New Internal Document Lays Out Theory On Why Google Has Become So Slow

A new document is spilling the beans on why leading tech giant Google has suddenly become so slow.

The document that arises in the form of a presentation was created by the tech giant's own ex-employee and he went to the great extent of comparing the organization to the likes of slime mold, which is rather interesting.

Google is currently working with a size of 186,000 people and most of the complaints that have come forward have arisen through the likes of employees and even the firm’s own CEO. They feel the organization is just too slow and bureaucratic and not productive enough.

While it might be a common symptom seen by any firm during the overall growth process, one internal document by the company that was circulated today is giving a better explanation as to why such changes may be taking place or what the cause behind such a massive coordination headwind has become.

The Alphabet-owned firm really takes immense pride in tackling its own problems, no matter how massive they may end up being as explained by the former worker who handled products such as Google Maps and Google Chrome. Recently, it’s beginning to feel super slow, and even performing the simplest tasks of them all takes a long time.

The document that was first witnessed by media outlet Insider says that the former employee couldn’t help but mention why things end up being so hard at the firm. But it’s the company’s own bottom-up strategy for an organizational structure that has really made it so slow in recent times. And according to him, the hidden force is a term reserved for this endeavor.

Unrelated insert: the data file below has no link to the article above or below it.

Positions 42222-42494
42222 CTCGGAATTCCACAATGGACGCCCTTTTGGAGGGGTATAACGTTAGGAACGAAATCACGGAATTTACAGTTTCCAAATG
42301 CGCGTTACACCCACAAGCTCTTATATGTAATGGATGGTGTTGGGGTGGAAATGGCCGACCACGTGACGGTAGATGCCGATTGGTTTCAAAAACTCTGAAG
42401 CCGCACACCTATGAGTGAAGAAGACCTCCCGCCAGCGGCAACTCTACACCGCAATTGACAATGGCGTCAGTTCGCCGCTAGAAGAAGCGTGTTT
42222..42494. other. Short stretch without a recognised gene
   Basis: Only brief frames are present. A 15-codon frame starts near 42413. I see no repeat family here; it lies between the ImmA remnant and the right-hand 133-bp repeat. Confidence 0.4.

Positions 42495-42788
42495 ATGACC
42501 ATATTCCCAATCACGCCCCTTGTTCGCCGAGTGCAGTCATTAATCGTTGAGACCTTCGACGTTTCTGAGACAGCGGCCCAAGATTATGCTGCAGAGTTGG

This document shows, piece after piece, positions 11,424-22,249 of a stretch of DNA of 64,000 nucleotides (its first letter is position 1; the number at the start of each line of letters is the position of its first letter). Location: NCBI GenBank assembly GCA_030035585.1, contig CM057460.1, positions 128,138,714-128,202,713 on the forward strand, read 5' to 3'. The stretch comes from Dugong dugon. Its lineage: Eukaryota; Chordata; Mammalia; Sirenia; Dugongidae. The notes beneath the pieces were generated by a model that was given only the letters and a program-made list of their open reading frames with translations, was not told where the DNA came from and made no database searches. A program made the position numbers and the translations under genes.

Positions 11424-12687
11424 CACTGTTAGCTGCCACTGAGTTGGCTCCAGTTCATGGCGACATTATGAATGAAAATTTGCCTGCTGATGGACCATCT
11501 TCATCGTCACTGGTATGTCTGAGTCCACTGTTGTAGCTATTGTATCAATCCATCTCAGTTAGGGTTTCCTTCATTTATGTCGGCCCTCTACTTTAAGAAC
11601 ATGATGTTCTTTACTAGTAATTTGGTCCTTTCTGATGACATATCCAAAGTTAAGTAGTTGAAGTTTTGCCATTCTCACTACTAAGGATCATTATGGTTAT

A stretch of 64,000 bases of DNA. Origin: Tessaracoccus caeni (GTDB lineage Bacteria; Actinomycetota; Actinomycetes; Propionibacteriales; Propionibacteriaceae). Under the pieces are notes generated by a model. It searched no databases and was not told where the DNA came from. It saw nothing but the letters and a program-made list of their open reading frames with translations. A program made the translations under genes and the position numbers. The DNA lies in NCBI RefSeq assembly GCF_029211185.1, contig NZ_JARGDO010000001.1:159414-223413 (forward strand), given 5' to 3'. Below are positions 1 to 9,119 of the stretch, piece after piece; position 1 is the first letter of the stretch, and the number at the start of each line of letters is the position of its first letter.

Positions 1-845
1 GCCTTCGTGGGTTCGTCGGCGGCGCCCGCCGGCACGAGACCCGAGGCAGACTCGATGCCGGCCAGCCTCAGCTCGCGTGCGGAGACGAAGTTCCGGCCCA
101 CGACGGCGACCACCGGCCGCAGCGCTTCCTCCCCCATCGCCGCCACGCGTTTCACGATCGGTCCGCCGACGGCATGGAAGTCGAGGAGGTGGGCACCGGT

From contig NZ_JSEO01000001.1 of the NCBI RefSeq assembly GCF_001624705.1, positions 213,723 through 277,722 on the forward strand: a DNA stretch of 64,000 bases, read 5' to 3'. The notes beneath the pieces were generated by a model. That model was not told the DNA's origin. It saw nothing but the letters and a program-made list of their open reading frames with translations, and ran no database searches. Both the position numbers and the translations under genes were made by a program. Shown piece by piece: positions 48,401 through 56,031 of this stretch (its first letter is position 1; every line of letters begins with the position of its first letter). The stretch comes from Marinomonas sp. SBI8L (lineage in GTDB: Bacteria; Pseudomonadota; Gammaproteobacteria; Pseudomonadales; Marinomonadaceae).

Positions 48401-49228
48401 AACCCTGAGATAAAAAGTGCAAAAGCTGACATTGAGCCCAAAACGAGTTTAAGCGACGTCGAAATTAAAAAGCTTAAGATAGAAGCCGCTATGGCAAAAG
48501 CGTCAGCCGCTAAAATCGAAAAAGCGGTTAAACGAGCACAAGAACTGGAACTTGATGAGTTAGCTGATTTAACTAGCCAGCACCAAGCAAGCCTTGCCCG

Calling it slime mold, he even provided a justification as to why he’s doing just that too. He says it’s like an organism that is single-celled and works independently but also together to create a bigger network.

It is placed on a sliding scale that runs from top to bottom and it’s always present toward the lower end of the scale. Moreover, you can better think of it as an integral part of the culture that gets reinforced by hiring and through the likes of promotional processes. Only the mere existence has turned out to be ambiguous.
Another integral part of this culture is linked to questioning founders at weekly meetings and making memes on the firm’s internal site. And while the idea of slime mold might sound unappealing to some, they end up doing some great things and by that, we mean adding more value as compared to the sum of the parts involved.

The larger such firms grow, the greater the number of processes can decrease in speed, as so many of the parts function as independent units. And in the end, what you get is mess behavior that’s incredibly hard to predict or grab full control over.

For now, Google is staying silent on the big claims made in the internal document by its former employee but they might be coming up with something soon.

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